World Library  
Flag as Inappropriate
Email this Article

Tarkhan (tribe)

Article Id: WHEBN0005656922
Reproduction Date:

Title: Tarkhan (tribe)  
Author: World Heritage Encyclopedia
Language: English
Subject: Artisan, List of Pakistani family names, Jassa Singh Ramgarhia
Publisher: World Heritage Encyclopedia

Tarkhan (tribe)

This article is about Tarkhan, a Northern Indian tribe. For other uses, see Tarkan (disambiguation)
Tarkhan (Punjab)
Regions with significant populations
Punjabi, Hindi, English
Sikhism, Hinduism, Islam
Related ethnic groups
other Indo-Aryans

The Tarkhan (Punjabi: ترخان (Shahmukhi), तरख़ान (Devanagari) tarkhān) are considered a Punjabi tribe in Pakistani Punjab while a caste in Indian Punjab. They are carpenters by occupation.[1]

H.A. Rose[1] supposed that they are descended from the Saka tribes, and originally settled in Taxila. Scholars such as Khalsa have analysed the work of ethnographers such as Ibbetson, Cunningham, and Elliot, and have concluded that agrarian and artisan communities in Punjab such as Tarkhans may be of Scythian origin.[2]

Further analysis has suggested that Tarkhans may be descended from Scythic tribes who settled in north-western India in successive waves between 500 B.C. too 500 AD.[3][4]

Tarkhan clans

According to Sir Denzil Ibbetson[2], the major Twelve Tarkhan clans (Based on 1881 census) of the Punjab and the Northwest Frontier Province in the order as they occur from east to west are:

  • Jhangra - found in Delhi and Hissar
  • Dhaman/Dhiman - found in Karnal, Ambala, Jalandahar, Sialkot, Patiala, Nabha, Faridhkot and Firozpur.
  • Khatti - found in Karnal, Ambala, Jalandahar, Sialkot, Patiala, Nabha, Faridhkot and Firozpur.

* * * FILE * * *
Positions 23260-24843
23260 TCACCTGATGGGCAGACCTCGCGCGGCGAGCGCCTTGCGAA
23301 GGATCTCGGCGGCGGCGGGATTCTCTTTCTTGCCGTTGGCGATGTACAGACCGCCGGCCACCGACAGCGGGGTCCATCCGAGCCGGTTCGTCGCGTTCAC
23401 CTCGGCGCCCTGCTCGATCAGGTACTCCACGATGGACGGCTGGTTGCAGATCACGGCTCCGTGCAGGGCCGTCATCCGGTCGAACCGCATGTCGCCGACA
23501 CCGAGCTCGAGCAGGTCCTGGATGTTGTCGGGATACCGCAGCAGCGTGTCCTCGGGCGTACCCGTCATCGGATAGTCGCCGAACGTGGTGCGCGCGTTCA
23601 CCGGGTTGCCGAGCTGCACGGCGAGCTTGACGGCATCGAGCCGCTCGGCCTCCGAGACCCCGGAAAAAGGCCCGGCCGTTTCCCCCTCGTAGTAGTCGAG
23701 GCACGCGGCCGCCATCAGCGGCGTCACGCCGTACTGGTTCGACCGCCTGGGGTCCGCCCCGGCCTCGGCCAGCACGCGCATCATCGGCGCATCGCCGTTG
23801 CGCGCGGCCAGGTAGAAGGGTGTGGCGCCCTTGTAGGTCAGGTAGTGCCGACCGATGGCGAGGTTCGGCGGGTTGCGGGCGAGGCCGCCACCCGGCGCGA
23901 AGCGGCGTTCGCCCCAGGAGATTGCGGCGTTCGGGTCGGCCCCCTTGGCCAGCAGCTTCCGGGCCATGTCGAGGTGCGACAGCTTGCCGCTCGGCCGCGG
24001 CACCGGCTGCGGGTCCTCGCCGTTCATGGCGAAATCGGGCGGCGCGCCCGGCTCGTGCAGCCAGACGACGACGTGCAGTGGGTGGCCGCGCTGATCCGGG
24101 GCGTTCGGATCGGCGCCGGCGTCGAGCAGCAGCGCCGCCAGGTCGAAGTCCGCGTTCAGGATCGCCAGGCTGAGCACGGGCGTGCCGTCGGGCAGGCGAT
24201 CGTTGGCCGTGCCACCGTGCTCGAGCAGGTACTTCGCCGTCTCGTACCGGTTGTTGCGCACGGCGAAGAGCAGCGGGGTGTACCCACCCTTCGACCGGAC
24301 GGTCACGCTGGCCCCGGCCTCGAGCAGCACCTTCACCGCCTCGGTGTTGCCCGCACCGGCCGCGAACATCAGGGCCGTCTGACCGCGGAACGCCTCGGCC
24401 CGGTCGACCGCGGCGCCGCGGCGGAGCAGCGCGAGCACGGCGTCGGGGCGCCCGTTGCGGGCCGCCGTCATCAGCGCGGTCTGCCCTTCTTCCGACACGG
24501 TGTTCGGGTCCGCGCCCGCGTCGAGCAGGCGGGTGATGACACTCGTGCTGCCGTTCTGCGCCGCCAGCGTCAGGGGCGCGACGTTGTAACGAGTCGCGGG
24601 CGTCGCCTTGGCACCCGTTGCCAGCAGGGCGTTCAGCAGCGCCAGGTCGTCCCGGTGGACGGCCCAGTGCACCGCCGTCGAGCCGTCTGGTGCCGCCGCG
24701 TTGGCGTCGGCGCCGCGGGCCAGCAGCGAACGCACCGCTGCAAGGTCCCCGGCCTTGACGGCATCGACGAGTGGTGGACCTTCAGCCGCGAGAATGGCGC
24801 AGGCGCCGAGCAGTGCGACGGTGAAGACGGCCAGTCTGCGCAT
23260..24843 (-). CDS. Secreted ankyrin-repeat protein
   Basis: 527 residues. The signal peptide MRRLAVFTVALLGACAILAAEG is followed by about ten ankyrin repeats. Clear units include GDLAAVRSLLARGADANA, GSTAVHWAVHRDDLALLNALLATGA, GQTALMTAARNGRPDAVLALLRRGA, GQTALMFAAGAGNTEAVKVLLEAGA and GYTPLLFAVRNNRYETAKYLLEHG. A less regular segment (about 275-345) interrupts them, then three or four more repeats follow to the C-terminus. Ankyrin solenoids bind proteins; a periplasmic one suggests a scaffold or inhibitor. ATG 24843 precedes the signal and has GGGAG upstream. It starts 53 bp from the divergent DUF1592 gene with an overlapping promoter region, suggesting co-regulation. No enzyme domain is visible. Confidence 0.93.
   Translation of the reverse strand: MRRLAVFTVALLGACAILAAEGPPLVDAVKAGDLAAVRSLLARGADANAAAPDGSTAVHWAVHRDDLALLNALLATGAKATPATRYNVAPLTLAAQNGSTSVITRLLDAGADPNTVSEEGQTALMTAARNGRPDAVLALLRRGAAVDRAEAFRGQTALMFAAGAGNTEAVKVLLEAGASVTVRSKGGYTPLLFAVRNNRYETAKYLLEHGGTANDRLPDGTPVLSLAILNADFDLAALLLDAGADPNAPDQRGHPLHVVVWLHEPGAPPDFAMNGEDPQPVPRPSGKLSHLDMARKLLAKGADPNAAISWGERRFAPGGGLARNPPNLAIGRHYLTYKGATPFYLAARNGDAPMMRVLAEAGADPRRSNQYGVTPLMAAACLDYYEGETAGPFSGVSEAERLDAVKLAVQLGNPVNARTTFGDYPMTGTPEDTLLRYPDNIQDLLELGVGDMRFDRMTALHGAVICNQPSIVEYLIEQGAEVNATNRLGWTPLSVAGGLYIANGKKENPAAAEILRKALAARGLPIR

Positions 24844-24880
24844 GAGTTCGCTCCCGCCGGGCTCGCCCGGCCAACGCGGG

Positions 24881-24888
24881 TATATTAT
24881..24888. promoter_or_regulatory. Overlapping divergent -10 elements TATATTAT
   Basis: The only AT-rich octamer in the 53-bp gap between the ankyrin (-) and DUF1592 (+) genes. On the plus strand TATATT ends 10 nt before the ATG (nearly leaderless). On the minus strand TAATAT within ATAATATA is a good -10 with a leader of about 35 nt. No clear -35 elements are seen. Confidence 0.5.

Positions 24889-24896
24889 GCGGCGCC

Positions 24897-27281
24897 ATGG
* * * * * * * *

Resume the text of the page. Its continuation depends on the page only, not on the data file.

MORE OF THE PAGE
• Siawan - Jallandhar and Sialkot
  • Gade - Amritsar
  • Matharu - Ludhiana, Amritsar and Lahore.
  • Netal - Hoshiarpur
  • Janjua - Rawalpindi
  • Tharu - Gurdaspur and Sialkot
  • Khokar - Lahore, Rawalpindi and Multan
  • Bhatti - Lahore, Rawalpindi and Multan
  • Begi Khel - Hazara.

Ibbetson notes further that:

"The carpenters of Sirsa are divided into two great sections: the Dhaman/Dhiman and Khatti proper, and the two will not intermarry. These are two great tribes of the Lohars (q.v.). The Dhamans again include a tribe of Hindu Tarkhans called Suthar, who are almost entirely agricultural, seldom working in wood, and who look down upon the artisan sections of their caste. They say they came from Jodhpur, and that their tribe still holds villages and revenue free grants in Bikaner."

Tarkhans and Lohars

Historically,the Sikh tarkhan's occupation was carpentry as well as being blacksmiths.Many administrators of the British Raj period who also wrote books  - such as H. A. Rose[5] and Denzil Ibbetson[6] - referred to the blacksmith communities as Lohars, although in fact that term refers to a specific group of people sikligar and is not the synonym that they supposed.[7]

Ibbetson Page 312